Botany Research Scholarship Program
Northern California Botanists provides competitive botany and plant ecology research scholarships to undergraduate and graduate students attending a college and university. Research scholarships will be funded by NCB with the goals of encouraging undergraduate students to pursue academic endeavors toward a career in botany, promoting undergraduate and graduate botany and plant ecology research, and implementing objectives of the NCB mission.
The geographic range for defining the Northern California
Botanists (NCB) area of interest for student research scholarships includes
the area extending northward--from the southern boundary of San Luis Obispo
County and western slope of the Tehachapi Mountains, following the eastern slope
of the Sierra Nevada, to the southern boundary of Mono County. Students from any accredited college or
university doing research within the NCB geographic range may apply for NCB
student research scholarships.
Research scholarships consist of $1,000 awards, designed to support basic undergraduate and graduate research. Students may reapply and receive a scholarship award up to a maximum of two years for undergraduates and graduates pursuing a Masters degree and up to a maximum of four years for graduate students pursuing a Doctorate degree.
Northern California Botanists are accepting applications for our Botany Research Scholarship Program for the 2014 - 2015 academic year. All materials should be submitted to email@example.com or by mail to Northern California Botanists, P. O. Box 8042, Chico, CA 95927-8042 by midnight March 31, 2014. See the application packet for more details on application guidelines and requirements.
The Shasta Chapter of the California Native Plant Society will again fund an additional scholarship for research relevant to the flora within the boundaries of the Shasta Chapter (Shasta, Lassen, Modoc, and Siskiyou counties) and/or is a student from the Shasta Chapter area. For more information about this special scholarship, visit the Shasta Chapter website and click on the Applications tab. Please indicate in your cover letter and on the application form that you qualify for the Shasta Chapter scholarship.
Congratulations to our 2013 - 2014 Scholarship Recipients
NCB received 29 applications for the 2013 - 2014 Scholarship Program. As usual, there were many great research projects to choose from and it made it hard to narrow it down to the final awardee list. We awarded ten $1,000 scholarships for for the 2013 - 2014 school year. The Shasta Chapter of the California Native Plant Society funded one of the scholarships for research relevant to the flora within the boundaries of the Shasta Chapter (Shasta, Lassen, Modoc, and Siskiyou counties).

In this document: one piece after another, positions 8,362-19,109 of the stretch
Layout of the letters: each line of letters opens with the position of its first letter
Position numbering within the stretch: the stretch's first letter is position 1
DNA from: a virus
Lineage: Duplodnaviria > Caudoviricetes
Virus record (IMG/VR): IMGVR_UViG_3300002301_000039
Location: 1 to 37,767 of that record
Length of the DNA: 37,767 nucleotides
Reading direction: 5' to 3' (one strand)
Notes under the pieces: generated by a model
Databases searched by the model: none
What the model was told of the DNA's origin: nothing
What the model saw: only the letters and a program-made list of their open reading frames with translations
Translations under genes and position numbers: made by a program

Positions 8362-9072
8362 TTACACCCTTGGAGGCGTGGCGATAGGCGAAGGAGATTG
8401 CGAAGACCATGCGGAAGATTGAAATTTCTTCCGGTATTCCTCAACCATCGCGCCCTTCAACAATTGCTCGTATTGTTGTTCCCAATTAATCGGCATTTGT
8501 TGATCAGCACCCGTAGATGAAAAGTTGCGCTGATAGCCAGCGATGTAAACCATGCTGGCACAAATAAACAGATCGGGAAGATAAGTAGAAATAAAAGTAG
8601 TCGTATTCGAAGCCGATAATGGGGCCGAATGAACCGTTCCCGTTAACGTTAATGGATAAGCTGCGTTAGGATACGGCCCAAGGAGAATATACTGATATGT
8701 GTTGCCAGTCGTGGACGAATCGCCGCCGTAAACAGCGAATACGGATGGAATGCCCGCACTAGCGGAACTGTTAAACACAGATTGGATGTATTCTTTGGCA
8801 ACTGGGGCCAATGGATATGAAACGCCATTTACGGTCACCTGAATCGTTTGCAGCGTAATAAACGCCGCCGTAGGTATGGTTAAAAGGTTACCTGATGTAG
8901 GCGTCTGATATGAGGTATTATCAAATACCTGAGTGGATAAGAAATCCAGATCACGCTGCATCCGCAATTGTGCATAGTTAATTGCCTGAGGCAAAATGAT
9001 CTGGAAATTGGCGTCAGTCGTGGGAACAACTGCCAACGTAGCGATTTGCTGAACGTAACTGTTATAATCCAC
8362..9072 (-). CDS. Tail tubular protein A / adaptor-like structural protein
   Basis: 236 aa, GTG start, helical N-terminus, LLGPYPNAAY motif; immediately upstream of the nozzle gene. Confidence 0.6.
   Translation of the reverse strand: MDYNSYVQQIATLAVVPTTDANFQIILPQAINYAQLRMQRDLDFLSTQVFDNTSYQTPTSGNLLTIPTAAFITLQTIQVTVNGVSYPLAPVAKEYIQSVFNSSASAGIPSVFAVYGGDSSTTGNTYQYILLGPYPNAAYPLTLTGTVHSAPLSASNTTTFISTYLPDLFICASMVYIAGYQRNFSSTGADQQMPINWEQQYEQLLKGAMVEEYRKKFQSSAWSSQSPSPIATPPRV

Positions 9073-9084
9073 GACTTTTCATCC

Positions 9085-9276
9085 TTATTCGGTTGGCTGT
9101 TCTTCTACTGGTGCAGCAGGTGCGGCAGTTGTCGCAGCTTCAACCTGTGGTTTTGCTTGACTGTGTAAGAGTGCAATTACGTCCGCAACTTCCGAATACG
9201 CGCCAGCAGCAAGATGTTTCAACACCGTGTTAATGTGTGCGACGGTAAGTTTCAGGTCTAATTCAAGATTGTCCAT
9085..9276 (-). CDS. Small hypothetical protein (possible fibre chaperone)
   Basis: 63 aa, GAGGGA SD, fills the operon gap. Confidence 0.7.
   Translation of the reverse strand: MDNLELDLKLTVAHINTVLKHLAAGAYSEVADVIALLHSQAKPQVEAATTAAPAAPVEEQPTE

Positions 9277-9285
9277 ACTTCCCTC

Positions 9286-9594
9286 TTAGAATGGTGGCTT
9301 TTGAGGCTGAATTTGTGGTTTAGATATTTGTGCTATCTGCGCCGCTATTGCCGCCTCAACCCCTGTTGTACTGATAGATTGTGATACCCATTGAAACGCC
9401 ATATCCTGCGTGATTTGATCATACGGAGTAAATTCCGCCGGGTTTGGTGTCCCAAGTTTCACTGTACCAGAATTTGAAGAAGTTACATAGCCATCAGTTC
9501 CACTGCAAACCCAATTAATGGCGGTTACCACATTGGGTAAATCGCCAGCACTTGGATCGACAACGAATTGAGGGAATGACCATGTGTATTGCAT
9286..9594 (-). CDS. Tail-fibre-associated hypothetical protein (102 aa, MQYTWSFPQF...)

Congratulations to the ten students and thank you to all that submitted applications!
We are pleased to announce the awardees, along with their degree program and college or university, and the title of their research project. Abstracts of their research are included in our Fall 2013 Newsletter.
Angelita Ashbacher Ph.D. University of California, Santa Cruz
The effects of climate change on wildflower fitness: the role of plant-pollinator interactions.
Stanford Bronwen Ph.D. University of California, Santa Cruz
The effect of compensatory mitigation on wetland landscape position and function.
Kelsy McDonald M.S. Humboldt State University
Tidal seed dispersal of Spartina densiflora
Jason Mills M.S. Chico State University
Re-establishing the competitive hierarchy in an invaded California grassland through the process of habitat resotoration following the prescribed burn of Centaurea solstitialis.
Rachel Olliff M.S. University of California, Davis
Phenological cuing in Lathyrus littoralis and one of its important pollinators, Habropoda miserabilis, in the coastal dunes of Humboldt Bay.
Juliet Oshiro Ph.D. University of California, Santa Cruz
Climate change and plant phenology in Santa Cruz County, California.
Lars Rosengreen M.S. San Jose State University
Is yellow more mellow? Exploring the relationship between corolla color and stress tolerance in skunky monkey flower (Diplacus mephiticus).
Scott Simono M.S. San Francisco State University
Morphological, cytological, and molecular evidence for redefining the identity of the red-flowered Silene (Caryophyllacaea) in California .
**Jane Van Susteren M.S. San Francisco State University - Shasta Chapter CNPS Scholarship
Cliff notes on California's Sedum.
Catherine Wade Ph.D. University of California, Santa Cruz
Impacts of snow and rain change on native and invasive sagebrush steppe fire fuel properties.
(abstracts of their research are included in our Fall 2012 Newsletter)
Jennifer Balachowski Ph.D. University of California, Davis
Restoring for the future: evolutionary ecology of Elymus glaucus, and composite provenancing as a tool for native grassland restoration.
Juliana Moreno & Leena McCann Undergraduates Santa Clara University
Sympatric speciation in northern California columbines.